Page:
where we parameterise by , and we use subscripts on to denote partial derivatives in the various coefficients. (One can of course work in a coordinate-free manner here if one really wants to, but the notation becomes a little cumbersome due to the need to carefully split up the tangent space of , and we will not do so here.) Thus we can view (2) as an integral identity that asserts the vanishing of a certain integral, whose integrand involves , where vanishes at the boundary but is otherwise unconstrained.

A general rule of thumb in PDE and calculus of variations is that whenever one has an integral identity of the form for some class of functions that vanishes on the boundary, then there must be an associated differential identity that justifies this integral identity through Stokes’ theorem. This rule of thumb helps explain why integration by parts is used so frequently in PDE to justify integral identities. The rule of thumb can fail when one is dealing with “global” or “cohomologically non-trivial” integral identities of a topological nature, such as the Gauss-Bonnet or Kazhdan-Warner identities, but is quite reliable for “local” or “cohomologically trivial” identities, such as those arising from calculus of variations.

In any case, if we apply this rule to (2), we expect that the integrand should be expressible as a spatial divergence. This is indeed the case:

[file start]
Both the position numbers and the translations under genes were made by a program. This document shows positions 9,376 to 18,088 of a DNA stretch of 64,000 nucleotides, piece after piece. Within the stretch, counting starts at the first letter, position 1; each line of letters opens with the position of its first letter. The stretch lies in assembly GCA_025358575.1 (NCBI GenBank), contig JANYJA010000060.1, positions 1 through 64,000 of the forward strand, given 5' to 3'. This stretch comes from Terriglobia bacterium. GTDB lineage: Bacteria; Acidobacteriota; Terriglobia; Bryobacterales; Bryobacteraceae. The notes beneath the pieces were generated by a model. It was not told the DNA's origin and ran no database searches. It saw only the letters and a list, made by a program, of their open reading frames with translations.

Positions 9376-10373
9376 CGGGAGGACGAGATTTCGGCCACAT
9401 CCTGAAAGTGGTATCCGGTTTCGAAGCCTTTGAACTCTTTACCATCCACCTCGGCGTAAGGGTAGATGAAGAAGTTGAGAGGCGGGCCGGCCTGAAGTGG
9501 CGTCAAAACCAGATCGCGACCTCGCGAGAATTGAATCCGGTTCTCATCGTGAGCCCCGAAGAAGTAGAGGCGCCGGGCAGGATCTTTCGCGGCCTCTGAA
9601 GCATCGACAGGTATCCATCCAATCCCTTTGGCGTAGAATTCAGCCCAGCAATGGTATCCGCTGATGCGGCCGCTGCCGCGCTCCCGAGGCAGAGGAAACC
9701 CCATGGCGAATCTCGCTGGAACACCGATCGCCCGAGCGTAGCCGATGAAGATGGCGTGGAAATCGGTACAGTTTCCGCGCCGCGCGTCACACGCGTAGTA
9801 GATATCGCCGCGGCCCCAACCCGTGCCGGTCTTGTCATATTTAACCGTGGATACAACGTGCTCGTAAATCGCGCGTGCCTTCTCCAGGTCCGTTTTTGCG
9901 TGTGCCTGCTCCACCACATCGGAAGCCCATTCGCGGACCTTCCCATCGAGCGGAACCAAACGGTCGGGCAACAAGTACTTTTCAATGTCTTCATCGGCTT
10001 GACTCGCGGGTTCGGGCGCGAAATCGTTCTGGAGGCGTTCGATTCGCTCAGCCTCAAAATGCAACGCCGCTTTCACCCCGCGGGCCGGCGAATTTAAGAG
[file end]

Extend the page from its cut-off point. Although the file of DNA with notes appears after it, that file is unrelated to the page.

Proposition 1(Formal) Let be a critical point of the functional defined in (1). Then for any deformation with , we havewhere is the vector field that is expressible in coordinates as

*Proof:* Comparing (4) with (3), we see that the claim is equivalent to the Euler-Lagrange equation

The same computation, together with an integration by parts, shows that (2) may be rewritten as

Since is unconstrained on the interior of , the claim (6) follows (at a formal level, at least).

Many variational problems also enjoy one-parameter continuous *symmetries*: given any field (not necessarily a critical point), one can place that field in a one-parameter family with , such that

for all ; in particular,

which can be written as (2) as before. Applying the previous rule of thumb, we thus expect another divergence identity

whenever arises from a continuous one-parameter symmetry. This expectation is indeed the case in many examples. For instance, if the spatial domain is the Euclidean space , and the Lagrangian (when expressed in coordinates) has no direct dependence on the spatial variable , thus

then we obtain translation symmetries